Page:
Mommy Wars: PI vs. 2

Post-institutionalized (PI)
Definition according to some random online dictionary:
Post – prefix meaning formerly
institutionalize – to place or confine in an institution, esp. one for the care of mental illness, alcoholism, etc.

Two Years Old (2)
Definition according to many mothers worldwide:
a debilitating illness causing symptoms such as mine, gimme, and no. Symptoms may also include lack of communication skills, public temper tantrums, over active reflexes resulting in limbs randomly flinging objects, an unearthy sense of aim, inability to listen, and fascination with bizarre objects.

I have notices quite a bit of talk around the internets from mothers wondering if the behaviors their child exhibits are as a result of post-institutionalization. While it is a distinct possibility that this may be true, I find it interesting that many of the mothers asking are mothers to two year olds. As parents to PI kids we become hypersensitive to behaviors that could be signs of greater challenges to come.

“Did Johnny throw his lunch at me because he has a deep seeded need for my love because he was confined to a crib for the first year of his life and fed by bottle propping or is he just a two year old who said he wanted ‘nabich’ for lunch. Which I thought that meant sandwich, but clearly it meant ‘Mother I would like a grilled cheese sandwich with exactly 1 teaspoon of butter on each slice of bread, a cup of milk and a banana, and don’t even think of trying to pass off that processed American cheez food crap on me.’ Dear lord what does this mean?”

Distinguishing PI vs. 2 can be a challenge and at some point we just have to sit back and say, “yep, he’s 2.” But when does that happen. I guess it depends on when your child came home. So many bring their children home around 12-18 months. There are a few of us who get their children right at the doorway to the terrible twos. 23 months here.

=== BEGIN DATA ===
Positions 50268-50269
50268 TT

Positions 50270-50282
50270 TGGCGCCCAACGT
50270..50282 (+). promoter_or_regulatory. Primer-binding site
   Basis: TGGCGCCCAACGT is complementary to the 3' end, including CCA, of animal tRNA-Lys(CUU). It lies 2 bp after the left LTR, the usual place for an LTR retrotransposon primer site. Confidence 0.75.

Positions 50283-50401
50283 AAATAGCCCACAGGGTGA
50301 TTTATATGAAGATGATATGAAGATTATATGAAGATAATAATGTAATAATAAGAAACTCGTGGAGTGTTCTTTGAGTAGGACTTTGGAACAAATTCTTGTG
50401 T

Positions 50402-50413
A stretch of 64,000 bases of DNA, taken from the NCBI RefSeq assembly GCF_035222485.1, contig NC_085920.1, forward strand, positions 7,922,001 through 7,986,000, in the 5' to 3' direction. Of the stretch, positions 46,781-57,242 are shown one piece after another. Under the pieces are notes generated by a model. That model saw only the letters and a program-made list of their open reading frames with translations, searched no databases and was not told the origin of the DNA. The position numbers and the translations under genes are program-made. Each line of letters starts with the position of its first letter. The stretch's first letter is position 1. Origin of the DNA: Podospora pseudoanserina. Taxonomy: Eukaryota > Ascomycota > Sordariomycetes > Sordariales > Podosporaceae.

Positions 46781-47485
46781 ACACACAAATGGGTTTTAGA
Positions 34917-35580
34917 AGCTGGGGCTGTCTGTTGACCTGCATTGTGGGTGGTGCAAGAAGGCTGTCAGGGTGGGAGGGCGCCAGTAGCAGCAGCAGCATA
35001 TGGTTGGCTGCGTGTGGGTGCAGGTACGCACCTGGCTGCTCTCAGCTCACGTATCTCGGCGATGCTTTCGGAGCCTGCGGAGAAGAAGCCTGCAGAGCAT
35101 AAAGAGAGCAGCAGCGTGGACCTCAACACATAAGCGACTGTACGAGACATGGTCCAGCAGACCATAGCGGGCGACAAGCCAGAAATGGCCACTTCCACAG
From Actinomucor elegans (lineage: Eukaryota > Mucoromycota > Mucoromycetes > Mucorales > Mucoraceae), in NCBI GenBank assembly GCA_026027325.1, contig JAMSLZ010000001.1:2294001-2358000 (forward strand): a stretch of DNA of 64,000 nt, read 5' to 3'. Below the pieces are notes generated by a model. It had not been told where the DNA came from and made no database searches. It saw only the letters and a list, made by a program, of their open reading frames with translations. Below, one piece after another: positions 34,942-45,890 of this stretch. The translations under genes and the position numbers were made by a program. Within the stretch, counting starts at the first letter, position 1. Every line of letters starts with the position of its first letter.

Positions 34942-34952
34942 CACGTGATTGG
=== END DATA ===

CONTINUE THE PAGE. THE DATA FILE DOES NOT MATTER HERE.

Seeing the fine line between PI and 2 is an art. We want to make sure we are tending to our children’s institutionalized behaviors as to cut down on future therapy bills. We want to give them the benefit of the doubt and say they are just being two. I tend to err on the side of 2. Call me naive if you will. So many of the behaviors my child exhibits are just being 2. I’ll give you some examples.

1. Boy throws food.

2 year old issue. You could look deeper into this as a control issue, but this is also a two year old control issue. It is also a from of testing. I am trying to see if the rules are the same no matter what you feed me, what meal it is or where we are. Two year olds test too.

2. Boy rocks in his bed.

PI issue. This behavior occurs in biological children as well as adopted children. I am sure that the behavior originated as a self soothing mechanism and has just turned into his “thing.” Children have all kinds of comfort items/behaviors. Lovies, pacifiers, blankies, a favorite stuffed animal, thumb sucking. All self soothing devices. My child rocks.

3. Boy screams at me if he doesn’t get what he wants at that very second.

2 year old issue. 9 times out of 10 he doesn’t get it right then because I can’t understand what he is asking for. I try to ask for him to repeat the request and he screams louder.

4. Boy constantly kissing owies.

2 year old issue. Children quickly learn what behavior earns attention. If you are constantly trying to pacify your children or giving in to their (loud) demands they learn that this gets then attention. Likewise, if you child is accident prone (like mine) you are forever kissing boo-boos. They will then learn that boo-boo kisses are attention and will fake accidents or make mountains out of mole hills. But this is a reciprocal behavior. You make them feel better by kissing boo-boos so they want to make you feel better by kissing yours. This is a good behavior. It is showing your child is learning empathy.

We have our fair share of PI issues in this house. I am not trying to say our life is all rose petals. But with every PI issue comes two year old behaviors. What I am getting at is that at some point we have to draw the line and realize that our children are two years old. We have to stop making excuses for their behavior. “Oh I’m sorry Mrs. Jones. Billy picked all of your flowers because he was in an orphanage and never got to see flowers.”

So my question to you is: at what point do/did you draw the line on PI vs. 2 (or any other age)? Do you still use PI as an excuse for your child’s naughty behavior? How many times a day do you find yourself wondering if “this behavior” means something more?

10 Comment

  1. Rhonda says: Reply

    Only EVERY day! Quite honestly, with Clyde, I usually chalk it up to him being two. Every so often I have to re-evaluate. But for the most part, he is just a very STRONG two-year old (almost three).

    With Bonnie, because she is older, there are still quite a few PI issues. But she keeps shedding them with time, and that’s encouraging.

  2. Lauri says: Reply